To get from Fargo to Page, head west on I-94 and take the Buffalo exit, which puts you onto Hwy 38. It’s just about 17 miles north from the exit to Page.

Here are some more pics from Page, taken by Tom Isern: Center for Heritage Renewal on flickr





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The Girl Next Door

Her hula-hoop went round and round as we unpacked our hire car. She’s about my height but slender, although her true form was hidden under a shapeless, sleeveless knee-length dress. The hoop bounced off her tummy, her back, her sides, giving hints to the size of her waist and every now and then accentuating a slight tummy. I guessed her age to be late thirties or more. Her hair is straight and tinted brownish-red, and her Asian face is covered in freckles. She deigned not a look our way, concentrating on keeping her hoop going full circle, her eyes hidden behind sunglasses and her thoughts who knows where.

It wasn’t a regular hula hoop, being of larger-than-normal circumference from what the toy stores sell. It seems to be built of segments that can be added or removed. Each segment has two tiny, quarter-sized metal weights embedded. Our neighbor at the Desert Rose Inn was out for her exercise, standing in the parking spot reserved for her room.

Alice Springs is kind of a quiet town, and as we unloaded our suitcases and tucked clothes and toiletries into small cabinets and on the bathroom windowsill, we listened to the Central Australian crows and gulahs break the silence of the hotel parking lot. The neighbor in the apartments across the way hung her wet clothes over her second-floor railing to dry, a young woman passed by on her bicycle, her tires whirring, and the wife of our hotel proprietor walked by with a couple of spare light bulbs, calling now and then to an old German Shepherd with ancient hips that kept her company.

Desert Rose Inn, Alice Springs, Northern Territory, Australia


Our neighbor had company, too. As it turns out, on a regular basis. The visits seem short—about half an hour, as indicated by at least one chap who rode up on a bicycle last night while I was sitting in the communal lounge. Their visit must have been pleasant, for he was grinning when he left, even as she sort of shoved him out the sliding door with a cheery farewell.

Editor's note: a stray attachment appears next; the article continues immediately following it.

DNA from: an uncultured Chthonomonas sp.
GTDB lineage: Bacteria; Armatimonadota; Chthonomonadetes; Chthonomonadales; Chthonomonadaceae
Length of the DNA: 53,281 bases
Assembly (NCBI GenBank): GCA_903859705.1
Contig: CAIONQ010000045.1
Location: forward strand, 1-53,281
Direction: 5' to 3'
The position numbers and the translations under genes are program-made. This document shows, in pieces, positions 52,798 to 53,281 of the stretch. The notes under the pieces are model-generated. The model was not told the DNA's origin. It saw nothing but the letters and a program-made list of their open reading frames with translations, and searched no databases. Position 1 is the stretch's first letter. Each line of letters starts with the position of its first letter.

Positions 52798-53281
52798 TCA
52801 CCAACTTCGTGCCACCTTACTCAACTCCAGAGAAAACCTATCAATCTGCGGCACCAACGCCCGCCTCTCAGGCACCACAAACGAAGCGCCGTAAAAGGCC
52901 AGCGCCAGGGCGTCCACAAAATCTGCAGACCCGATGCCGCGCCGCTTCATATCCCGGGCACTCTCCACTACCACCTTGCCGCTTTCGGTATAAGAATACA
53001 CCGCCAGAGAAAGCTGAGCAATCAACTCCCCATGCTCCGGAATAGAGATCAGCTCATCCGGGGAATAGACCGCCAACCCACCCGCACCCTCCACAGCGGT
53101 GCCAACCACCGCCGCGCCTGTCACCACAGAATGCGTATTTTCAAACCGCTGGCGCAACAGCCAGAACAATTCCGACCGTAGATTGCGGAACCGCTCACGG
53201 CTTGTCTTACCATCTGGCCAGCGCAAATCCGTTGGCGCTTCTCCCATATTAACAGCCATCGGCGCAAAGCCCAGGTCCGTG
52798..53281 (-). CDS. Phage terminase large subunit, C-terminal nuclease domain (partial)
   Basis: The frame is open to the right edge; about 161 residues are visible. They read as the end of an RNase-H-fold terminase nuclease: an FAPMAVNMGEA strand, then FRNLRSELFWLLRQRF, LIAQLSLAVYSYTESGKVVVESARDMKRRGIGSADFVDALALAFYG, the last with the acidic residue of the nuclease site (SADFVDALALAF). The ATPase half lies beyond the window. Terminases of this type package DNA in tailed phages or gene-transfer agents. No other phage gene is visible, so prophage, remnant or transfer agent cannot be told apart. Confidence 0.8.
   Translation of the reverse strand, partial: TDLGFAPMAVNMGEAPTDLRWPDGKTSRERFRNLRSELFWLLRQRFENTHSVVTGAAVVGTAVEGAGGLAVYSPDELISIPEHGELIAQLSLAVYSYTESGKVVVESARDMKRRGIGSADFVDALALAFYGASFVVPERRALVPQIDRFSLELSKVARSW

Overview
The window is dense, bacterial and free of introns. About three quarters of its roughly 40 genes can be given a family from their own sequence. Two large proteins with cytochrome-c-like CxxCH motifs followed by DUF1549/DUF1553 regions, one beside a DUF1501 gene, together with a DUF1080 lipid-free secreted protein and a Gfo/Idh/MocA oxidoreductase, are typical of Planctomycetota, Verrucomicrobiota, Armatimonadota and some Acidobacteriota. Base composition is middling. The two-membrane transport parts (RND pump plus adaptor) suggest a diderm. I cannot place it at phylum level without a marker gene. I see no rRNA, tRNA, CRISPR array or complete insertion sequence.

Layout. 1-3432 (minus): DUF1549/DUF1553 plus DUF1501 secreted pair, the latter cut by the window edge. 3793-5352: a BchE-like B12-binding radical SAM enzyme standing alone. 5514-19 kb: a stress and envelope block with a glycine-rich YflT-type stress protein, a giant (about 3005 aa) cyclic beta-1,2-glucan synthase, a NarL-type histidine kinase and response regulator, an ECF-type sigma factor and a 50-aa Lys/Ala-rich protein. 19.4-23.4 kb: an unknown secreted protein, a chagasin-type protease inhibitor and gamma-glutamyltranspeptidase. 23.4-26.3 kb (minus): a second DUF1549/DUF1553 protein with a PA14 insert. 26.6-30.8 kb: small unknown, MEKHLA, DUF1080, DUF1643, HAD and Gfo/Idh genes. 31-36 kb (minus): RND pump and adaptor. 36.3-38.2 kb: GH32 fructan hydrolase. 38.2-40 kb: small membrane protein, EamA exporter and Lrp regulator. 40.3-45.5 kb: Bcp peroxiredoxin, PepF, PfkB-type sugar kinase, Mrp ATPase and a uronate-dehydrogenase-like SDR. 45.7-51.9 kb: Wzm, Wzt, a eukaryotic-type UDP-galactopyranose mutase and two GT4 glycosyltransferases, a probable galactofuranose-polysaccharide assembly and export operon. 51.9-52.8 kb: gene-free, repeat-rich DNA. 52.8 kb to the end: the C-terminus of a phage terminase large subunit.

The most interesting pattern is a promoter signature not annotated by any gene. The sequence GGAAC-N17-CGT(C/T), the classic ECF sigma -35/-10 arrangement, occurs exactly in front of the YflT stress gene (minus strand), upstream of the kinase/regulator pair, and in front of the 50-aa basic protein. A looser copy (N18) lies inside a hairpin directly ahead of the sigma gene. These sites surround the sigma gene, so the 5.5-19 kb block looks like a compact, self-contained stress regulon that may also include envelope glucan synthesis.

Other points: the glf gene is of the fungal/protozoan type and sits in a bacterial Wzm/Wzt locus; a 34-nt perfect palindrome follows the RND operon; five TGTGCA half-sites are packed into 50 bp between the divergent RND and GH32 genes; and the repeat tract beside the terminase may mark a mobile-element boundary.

Prostitution is legal in Australia. The newspapers carry ads in the classified in numbers that speak to the availability. The ads are a bit cheesy, but always brief. “APPLE flower in bloom. Friendly, pretty face. Unforgettable g/f service. Anything you want. In/out.” Or, “COCO 100% Pretty young spirited gal on holiday. Dream body, more fun, no rush. CBD. In/out calls.” And “LIYA. 100% new overseas uni [university] student, very pretty, naughty & looking for fun, very friendly service.” Each ad names the temptress, describes her assets, and is followed by a phone number. I’m not sure of the coding, but I guess “in/out” refers to where the transaction takes place—in a hotel room or someplace designated by the buyer.

In a recent Sunday issue of Territorian, the Northern Territory newspaper, Natasha Bita penned an article called, “Skilled sex work visa call.” Bita informs us that “foreign prostitutes are demanding the right to work in Australia as ‘skilled workers’  on 457 visas.” Work visas, I think, are valid for two years, and include “skilled occupations” such as gardeners, cooks, fashion designers, entertainers, dancers, horse riding instructors, etc., to the tune of 624 different kinds of jobs. The Scarlet Alliance (I couldn’t discern their mission from the article) asserted to the Senate inquiry into the visa applications that “sex work is no less skilled than other occupations” on the skills shortage list. Some of the skills listed by the Alliance include “working with condoms and dams, negotiating prices and services, performing sexually transmitted infection checks, making risk assessments and establishing boundaries.” The Immigration Department holds firm in its decision not to allow the visas, noting that there is no degree or diploma awarded to confirm a skilled status. The Australia unions concur, on the grounds that some employers will “pay less and exploit people.”

Our girl next door is quiet and unobtrusive, although a curiosity. In between appointments, she wears a fluffy pink robe patterned with panda bears. She comes to the communal kitchen in this attire, talking to no one unless she’s carrying a cell phone, and then she returns to her room after warming up her supper. Sometimes her curtains—which for all of the apartments cover a full sliding-door & window arrangement about eight feet in length—are mostly closed. If she doesn’t have a client, then the curtain is opened to an angle, showcasing her profile as she reclines on her bed, a knee and thigh peeking from her panda robe, while she watches movies.

I only saw her smile once. She was talking on her phone, her face at the window glass although she wasn’t looking at anything in our parking lot. Was she talking to a girlfriend? A lover? Does she have a child? In that moment, she looked like a teen-aged girl next door.